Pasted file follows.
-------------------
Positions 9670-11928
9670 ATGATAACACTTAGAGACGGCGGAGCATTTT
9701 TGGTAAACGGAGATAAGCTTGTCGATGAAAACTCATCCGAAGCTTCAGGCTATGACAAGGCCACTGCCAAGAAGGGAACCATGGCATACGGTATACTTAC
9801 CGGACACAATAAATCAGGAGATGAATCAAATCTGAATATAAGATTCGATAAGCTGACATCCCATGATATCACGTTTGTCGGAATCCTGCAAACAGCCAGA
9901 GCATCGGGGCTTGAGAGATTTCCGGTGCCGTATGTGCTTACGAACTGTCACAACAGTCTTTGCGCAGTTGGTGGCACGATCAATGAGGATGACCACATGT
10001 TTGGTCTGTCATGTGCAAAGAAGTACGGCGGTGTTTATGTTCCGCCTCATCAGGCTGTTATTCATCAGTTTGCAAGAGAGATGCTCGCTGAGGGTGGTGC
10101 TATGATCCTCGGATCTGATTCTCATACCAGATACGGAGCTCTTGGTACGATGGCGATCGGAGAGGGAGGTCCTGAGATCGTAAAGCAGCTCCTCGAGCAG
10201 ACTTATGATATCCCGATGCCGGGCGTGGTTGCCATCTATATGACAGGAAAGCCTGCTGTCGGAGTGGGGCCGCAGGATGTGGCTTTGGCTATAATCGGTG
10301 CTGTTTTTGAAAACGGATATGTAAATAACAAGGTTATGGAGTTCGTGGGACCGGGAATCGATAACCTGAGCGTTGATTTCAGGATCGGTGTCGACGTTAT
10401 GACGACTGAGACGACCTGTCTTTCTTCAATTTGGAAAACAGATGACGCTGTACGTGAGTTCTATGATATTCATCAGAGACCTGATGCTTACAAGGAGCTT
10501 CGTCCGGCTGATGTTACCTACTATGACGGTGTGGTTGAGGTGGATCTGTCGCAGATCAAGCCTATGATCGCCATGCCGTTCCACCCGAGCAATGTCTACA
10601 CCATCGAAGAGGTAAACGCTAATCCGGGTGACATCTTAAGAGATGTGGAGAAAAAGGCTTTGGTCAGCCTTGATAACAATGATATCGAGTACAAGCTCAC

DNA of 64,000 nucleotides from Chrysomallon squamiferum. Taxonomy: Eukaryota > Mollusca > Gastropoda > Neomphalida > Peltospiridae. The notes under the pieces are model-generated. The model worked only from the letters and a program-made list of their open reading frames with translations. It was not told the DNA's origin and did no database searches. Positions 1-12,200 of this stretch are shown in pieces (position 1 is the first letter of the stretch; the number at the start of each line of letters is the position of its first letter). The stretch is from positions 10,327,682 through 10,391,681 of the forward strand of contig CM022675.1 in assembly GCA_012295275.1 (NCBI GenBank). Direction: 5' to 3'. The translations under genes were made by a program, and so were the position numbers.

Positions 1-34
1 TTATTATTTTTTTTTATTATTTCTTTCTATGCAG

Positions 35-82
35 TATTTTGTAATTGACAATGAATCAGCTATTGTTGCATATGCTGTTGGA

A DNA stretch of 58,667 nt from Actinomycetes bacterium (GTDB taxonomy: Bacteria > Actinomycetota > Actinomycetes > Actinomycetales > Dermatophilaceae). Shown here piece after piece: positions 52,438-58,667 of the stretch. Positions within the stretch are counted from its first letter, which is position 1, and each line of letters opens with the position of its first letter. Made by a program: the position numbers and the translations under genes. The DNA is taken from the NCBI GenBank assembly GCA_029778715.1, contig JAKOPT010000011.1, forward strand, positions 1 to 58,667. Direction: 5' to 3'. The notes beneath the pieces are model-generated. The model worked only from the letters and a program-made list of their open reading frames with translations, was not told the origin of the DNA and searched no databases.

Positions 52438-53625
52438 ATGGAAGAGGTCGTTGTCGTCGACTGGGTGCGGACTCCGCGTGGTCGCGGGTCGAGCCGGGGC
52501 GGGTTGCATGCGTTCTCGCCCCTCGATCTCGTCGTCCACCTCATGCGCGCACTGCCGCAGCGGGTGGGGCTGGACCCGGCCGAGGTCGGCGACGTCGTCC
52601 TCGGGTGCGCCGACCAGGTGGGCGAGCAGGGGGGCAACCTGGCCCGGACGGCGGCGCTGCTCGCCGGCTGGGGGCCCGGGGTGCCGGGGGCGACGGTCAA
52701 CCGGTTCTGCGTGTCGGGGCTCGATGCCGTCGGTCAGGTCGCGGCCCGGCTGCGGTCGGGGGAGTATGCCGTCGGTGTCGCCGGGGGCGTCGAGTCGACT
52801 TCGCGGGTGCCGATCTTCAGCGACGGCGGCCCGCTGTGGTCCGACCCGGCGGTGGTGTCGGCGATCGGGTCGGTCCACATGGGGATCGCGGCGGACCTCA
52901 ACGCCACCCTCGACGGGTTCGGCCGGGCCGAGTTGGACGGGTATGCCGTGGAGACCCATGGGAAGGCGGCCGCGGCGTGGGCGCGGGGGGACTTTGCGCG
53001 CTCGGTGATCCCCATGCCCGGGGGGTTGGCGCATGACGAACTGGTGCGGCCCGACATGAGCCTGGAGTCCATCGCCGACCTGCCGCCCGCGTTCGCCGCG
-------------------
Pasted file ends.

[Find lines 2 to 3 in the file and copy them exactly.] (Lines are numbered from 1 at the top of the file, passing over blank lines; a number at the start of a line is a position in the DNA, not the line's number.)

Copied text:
9670 ATGATAACACTTAGAGACGGCGGAGCATTTT
9701 TGGTAAACGGAGATAAGCTTGTCGATGAAAACTCATCCGAAGCTTCAGGCTATGACAAGGCCACTGCCAAGAAGGGAACCATGGCATACGGTATACTTAC